University of Destruction by David Wheaton is a four year old book about being a true witness to Christ during college. He has many good spiritual points including a particularly useful three part section towards the outlining what is necessary to keep one’s faith in college. These “Game Plan Fundamentals” include decent instruction on the interactions with God, peers, and authorities. Unfortunately, this book was not what it could have been. Wheaton is often patronizing in his delivery and it is difficult to believe that his theories would aid very many people in returning to Christ before heading to College.
Besides his condescending writing style, he encourages the believer to keep non-believers simply as acquaintances. He actually tells us that we should not have active communication with unbelievers more than a few times a month lest we fall into their sin. While I agree that the biggest influence in our life should not be an enemy of God, we should be more than an acquaintance to them. If believers are involved in small groups, the local Church, and a fight club (groups of three believers that encourage each other daily) they may be able to be good friends with non-believers meanwhile maintaining their faith.
When you became a Possesor (a true believer), God forgave every one of your sins—past, present, and future. Therefore, you don’t have to ask forgiveness when you sin; rather, confess your sin and claim the forgiveness He has already given you at the point of your salvation. (pg. 147)
Now would have been a good time to talk about what true repentance is, but no such definition can be found. There is a brief reference to it near the end of the book, but other than that, he only encourages confession- which is only half the work. I think it was Luther who said, “The life of a Christian is one of daily repentance”. If you are going to teach about being a true believer, why leave repentance out?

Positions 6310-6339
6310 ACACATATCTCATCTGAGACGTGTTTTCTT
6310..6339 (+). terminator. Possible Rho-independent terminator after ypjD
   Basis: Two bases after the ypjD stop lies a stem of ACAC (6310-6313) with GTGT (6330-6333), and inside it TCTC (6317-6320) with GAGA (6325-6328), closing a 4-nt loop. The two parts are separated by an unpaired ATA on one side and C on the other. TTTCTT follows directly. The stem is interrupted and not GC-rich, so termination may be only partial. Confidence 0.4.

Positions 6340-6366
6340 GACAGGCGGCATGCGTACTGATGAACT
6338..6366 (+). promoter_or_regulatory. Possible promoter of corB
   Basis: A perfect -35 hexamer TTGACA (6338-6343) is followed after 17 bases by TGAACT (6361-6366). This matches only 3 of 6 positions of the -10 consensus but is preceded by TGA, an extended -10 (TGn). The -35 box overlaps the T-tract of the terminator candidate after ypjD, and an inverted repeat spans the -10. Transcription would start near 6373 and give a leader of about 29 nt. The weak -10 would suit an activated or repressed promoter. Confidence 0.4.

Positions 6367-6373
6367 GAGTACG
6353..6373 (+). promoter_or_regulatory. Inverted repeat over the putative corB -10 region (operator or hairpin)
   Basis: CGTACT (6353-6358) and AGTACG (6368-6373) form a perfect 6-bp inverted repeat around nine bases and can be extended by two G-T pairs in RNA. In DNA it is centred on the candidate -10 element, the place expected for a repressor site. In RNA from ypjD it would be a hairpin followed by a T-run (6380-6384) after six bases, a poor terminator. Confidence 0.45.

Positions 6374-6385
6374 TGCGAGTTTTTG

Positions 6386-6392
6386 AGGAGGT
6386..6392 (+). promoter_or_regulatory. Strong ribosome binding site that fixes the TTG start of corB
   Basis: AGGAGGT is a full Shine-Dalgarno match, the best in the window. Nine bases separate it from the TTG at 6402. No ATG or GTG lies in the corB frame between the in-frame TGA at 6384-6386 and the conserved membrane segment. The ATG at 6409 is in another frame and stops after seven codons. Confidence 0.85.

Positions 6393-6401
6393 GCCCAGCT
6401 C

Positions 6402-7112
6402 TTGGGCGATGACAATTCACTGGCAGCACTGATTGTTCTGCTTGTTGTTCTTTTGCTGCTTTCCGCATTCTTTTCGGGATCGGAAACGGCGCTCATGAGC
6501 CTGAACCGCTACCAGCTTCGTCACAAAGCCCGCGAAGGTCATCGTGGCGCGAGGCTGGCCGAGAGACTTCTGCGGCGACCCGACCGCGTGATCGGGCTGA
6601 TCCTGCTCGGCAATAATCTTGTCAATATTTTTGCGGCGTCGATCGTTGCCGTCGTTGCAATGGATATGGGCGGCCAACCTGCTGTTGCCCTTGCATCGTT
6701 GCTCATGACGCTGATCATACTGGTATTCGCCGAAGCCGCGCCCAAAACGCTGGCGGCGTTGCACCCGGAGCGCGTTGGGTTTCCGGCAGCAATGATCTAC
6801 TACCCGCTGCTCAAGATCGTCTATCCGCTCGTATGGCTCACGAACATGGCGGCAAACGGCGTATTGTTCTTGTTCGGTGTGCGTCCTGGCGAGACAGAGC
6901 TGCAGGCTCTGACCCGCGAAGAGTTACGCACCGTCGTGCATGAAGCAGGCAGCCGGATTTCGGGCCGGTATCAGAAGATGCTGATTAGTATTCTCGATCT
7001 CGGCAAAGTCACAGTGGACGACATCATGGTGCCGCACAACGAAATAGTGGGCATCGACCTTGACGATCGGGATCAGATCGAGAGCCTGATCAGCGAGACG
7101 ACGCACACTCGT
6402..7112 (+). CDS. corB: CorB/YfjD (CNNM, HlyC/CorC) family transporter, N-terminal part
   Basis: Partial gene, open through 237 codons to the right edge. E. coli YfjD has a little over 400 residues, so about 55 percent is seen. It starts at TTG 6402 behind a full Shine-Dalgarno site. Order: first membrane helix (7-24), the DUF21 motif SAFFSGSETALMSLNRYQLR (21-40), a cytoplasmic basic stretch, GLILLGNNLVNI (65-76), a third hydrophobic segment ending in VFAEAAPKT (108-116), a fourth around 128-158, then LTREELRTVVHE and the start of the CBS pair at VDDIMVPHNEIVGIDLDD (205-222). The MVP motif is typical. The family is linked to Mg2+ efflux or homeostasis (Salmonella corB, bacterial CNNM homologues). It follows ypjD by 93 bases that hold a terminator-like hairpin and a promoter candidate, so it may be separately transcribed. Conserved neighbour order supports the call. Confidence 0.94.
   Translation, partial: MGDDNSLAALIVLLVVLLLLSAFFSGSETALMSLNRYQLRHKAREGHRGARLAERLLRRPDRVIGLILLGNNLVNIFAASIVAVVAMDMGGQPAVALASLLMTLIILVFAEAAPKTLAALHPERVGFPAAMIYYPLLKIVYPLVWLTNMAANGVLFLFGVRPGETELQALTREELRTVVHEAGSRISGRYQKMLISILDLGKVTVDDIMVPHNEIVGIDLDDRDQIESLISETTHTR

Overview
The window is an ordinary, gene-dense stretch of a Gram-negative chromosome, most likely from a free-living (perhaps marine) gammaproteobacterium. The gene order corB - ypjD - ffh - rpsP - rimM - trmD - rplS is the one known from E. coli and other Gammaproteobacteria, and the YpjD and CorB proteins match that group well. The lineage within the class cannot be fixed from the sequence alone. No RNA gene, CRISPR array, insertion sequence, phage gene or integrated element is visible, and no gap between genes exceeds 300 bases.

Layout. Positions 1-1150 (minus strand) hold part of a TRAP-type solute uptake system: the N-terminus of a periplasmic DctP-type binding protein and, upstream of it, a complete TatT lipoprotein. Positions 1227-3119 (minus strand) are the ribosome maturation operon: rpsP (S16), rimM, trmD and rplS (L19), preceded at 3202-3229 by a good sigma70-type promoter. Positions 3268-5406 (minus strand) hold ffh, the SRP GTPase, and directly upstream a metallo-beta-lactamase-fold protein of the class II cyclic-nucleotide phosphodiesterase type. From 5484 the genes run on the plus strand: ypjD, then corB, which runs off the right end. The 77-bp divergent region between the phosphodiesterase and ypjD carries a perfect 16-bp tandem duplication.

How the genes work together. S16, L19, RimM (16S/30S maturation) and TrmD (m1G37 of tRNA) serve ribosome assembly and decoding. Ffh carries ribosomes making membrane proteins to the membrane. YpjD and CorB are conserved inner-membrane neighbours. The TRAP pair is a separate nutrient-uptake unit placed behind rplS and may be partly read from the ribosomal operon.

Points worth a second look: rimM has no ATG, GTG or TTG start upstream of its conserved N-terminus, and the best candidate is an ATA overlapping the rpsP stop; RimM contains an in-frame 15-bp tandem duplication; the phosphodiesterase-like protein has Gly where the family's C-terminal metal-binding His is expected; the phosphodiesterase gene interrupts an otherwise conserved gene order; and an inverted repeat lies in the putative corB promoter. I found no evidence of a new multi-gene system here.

Finally, Wheaton explains salvation but his audience is those who profess belief while living sinful lives. His solution? Offer the sinner’s prayer- the very thing that put these people in the spot they are in now. After having the reader pray this prayer, he excitedly confirms that, if they meant it, then they are now saved. I am sure this is not the first time this audience has heard this. Besides this potentially false hope, the motivation for most of his advice is moralism rather than the Gospel. As a (better) book about how to stay Christian in college has been written, this could be: “How to stay morally religious in college”.
Ultimately I would not suggest this book to Christian students going into college. As I said, he has some decent points about how to keep faith in Christ, but the not so good outweighs the good here, and for a good book about retaining one’s faith, I would stick with How to Stay Christian in College by J. Budziszewski.